Q: “Will the flight affect your reproductive organs?”
A: “There’s no evidence of that.”

Q: “Do you weep when things go wrong on the job?”
A: “How come nobody ever asks (a male fellow astronaut) those questions?"

Forget going into space; Ride’s most impressive achievement might have been maintaining her composure in the face of such offensive questions.

2. SHE MIGHT HAVE BEEN A TENNIS PRO.

When Ride was growing up near Los Angeles, she played more than a little tennis, and she was seriously good at it. She was a nationally ranked juniors player, and by the time she turned 18 in 1969, she was ranked 18th in the whole country. Tennis legend Billie Jean King personally encouraged Ride to turn pro, but she went to Swarthmore instead before eventually transferring to Stanford to finish her undergrad work, a master’s, and a PhD in physics.

King didn’t forget about the young tennis prodigy she had encouraged, though. In 1984 an interviewer playfully asked the tennis star who she’d take to the moon with her, to which King replied, “Tom Selleck, my family, and Sally Ride to get us all back.”

3. HOME ECONOMICS WAS NOT HER BEST SUBJECT.

After retiring from space flight, Ride became a vocal advocate for math and science education, particularly for girls. In 2001 she founded Sally Ride Science, a San Diego-based company that creates fun and interesting opportunities for elementary and middle school students to learn about math and science.

Though Ride was an iconic female scientist who earned her doctorate in physics, just like so many other youngsters, she did hit some academic road bumps when she was growing up. In a 2006 interview with USA Today, Ride revealed her weakest subject in school: a seventh-grade home economics class that all girls had to take. As Ride put it, "Can you imagine having to cook and eat tuna casserole at 8 a.m.?"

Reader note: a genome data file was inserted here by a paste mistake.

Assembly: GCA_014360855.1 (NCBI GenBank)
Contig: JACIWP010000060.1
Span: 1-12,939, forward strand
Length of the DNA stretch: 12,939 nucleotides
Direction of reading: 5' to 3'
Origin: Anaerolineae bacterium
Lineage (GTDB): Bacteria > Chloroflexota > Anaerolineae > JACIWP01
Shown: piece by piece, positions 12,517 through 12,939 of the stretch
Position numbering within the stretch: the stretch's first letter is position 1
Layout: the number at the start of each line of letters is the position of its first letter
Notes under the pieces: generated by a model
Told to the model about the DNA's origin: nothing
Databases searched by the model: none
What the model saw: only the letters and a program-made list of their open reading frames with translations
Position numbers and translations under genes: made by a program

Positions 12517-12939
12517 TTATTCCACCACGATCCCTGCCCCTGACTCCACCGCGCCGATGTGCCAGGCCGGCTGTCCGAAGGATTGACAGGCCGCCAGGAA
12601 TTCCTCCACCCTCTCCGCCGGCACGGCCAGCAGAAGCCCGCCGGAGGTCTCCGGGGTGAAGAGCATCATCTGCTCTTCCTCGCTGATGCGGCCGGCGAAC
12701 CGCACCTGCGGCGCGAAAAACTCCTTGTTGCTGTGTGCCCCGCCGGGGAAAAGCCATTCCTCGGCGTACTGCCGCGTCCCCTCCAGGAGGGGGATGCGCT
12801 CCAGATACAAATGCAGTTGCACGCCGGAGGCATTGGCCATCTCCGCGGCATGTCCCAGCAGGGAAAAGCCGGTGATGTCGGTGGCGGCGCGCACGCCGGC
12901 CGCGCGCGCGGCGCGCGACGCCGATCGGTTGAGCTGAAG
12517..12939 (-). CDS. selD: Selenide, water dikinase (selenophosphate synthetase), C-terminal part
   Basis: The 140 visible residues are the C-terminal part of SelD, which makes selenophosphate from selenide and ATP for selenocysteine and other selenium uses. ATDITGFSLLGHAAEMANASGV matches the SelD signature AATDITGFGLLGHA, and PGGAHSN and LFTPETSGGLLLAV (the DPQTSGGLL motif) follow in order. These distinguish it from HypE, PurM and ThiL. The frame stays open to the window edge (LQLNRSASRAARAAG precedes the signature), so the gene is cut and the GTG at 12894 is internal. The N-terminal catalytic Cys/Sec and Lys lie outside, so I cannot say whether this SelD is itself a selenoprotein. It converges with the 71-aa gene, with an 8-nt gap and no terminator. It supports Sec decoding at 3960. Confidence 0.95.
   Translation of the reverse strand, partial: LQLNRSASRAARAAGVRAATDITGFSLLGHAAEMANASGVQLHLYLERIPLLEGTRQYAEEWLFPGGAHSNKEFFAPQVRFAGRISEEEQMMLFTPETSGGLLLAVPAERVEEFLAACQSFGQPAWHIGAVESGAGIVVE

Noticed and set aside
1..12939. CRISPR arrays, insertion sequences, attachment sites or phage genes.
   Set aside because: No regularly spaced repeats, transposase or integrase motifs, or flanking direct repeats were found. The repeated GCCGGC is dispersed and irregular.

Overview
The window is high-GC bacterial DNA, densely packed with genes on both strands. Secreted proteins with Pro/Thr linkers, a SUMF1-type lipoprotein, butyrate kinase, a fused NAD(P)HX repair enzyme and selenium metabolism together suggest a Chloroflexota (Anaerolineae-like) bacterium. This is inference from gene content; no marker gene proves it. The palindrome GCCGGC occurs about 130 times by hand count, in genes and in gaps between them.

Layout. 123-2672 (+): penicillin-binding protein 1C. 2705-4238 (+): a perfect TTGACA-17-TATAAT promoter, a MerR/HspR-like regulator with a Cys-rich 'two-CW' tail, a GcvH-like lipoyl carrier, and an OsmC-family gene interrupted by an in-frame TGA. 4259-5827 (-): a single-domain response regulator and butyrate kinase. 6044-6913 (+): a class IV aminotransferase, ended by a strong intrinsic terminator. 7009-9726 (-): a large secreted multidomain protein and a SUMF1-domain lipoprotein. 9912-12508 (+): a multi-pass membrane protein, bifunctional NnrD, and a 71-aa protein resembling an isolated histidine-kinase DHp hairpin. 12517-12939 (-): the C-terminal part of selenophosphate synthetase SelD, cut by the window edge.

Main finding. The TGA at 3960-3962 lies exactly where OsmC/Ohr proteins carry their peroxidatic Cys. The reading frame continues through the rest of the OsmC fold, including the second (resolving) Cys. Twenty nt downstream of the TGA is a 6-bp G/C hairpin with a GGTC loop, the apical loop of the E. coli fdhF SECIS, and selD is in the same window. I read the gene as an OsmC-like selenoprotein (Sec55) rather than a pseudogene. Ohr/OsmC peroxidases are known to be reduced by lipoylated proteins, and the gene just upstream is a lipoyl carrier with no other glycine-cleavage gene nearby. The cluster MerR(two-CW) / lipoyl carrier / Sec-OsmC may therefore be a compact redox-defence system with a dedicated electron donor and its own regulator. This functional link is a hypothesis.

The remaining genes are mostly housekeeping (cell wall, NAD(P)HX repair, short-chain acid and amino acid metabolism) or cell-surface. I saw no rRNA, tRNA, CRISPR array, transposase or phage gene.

4. SHE HAD A STRONG TIE TO THE CHALLENGER.

Ride’s two space flights were aboard the doomed shuttle Challenger, and she was eight months deep into her training program for a third flight aboard the shuttle when it tragically exploded in 1986. Ride learned of that disaster at the worst possible time: she was on a plane when the pilot announced the news.

Ride later told AARP the Magazine that when she heard the midflight announcement, she got out her NASA badge and went to the cockpit so she could listen to radio reports about the fallen shuttle. The disaster meant that Ride wouldn’t make it back into space, but the personal toll was tough to swallow, too. Four of the lost members of Challenger’s crew had been in Ride’s astronaut training class.

5. SHE DIDN'T SELL OUT.

A 2003 profile in The New York Times called Ride one of the most famous women on Earth after her two space flights, and it was hard to argue with that statement. Ride could easily have cashed in on the slew of endorsements, movie deals, and ghostwritten book offers that came her way, but she passed on most opportunities to turn a quick buck.

Ride later made a few forays into publishing and endorsements, though. She wrote or co-wrote more than a half-dozen children’s books on scientific themes, including To Space and Back, and in 2009 she appeared in a print ad for Louis Vuitton. Even appearing in an ad wasn’t an effort to pad her bank account, though; the ad featured an Annie Leibovitz photo of Ride with fellow astronauts Buzz Aldrin and Jim Lovell gazing at the moon and stars. According to a spokesperson, all three astronauts donated a “significant portion” of their modeling fees to Al Gore’s Climate Project.

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5 Surprising Facts About the Battle of Dunkirk
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With the release of Christopher Nolan’s critically acclaimed Dunkirk, the world’s attention is once again focused on the historic events recounted in the film, when a makeshift fleet of British fishing boats, pleasure yachts, and cargo ships helped save 185,000 British soldiers and 130,000 French soldiers from death or capture by German invaders during the Fall of France in May and June 1940. Here are five surprising facts about those heroic days.

1. THE GERMAN ATTACK WAS SUPPOSED TO BE IMPOSSIBLE.

By Weper Hermann, 13 German Mobile Assault Unit - Imperial War Museums, Public Domain, Wikimedia Commons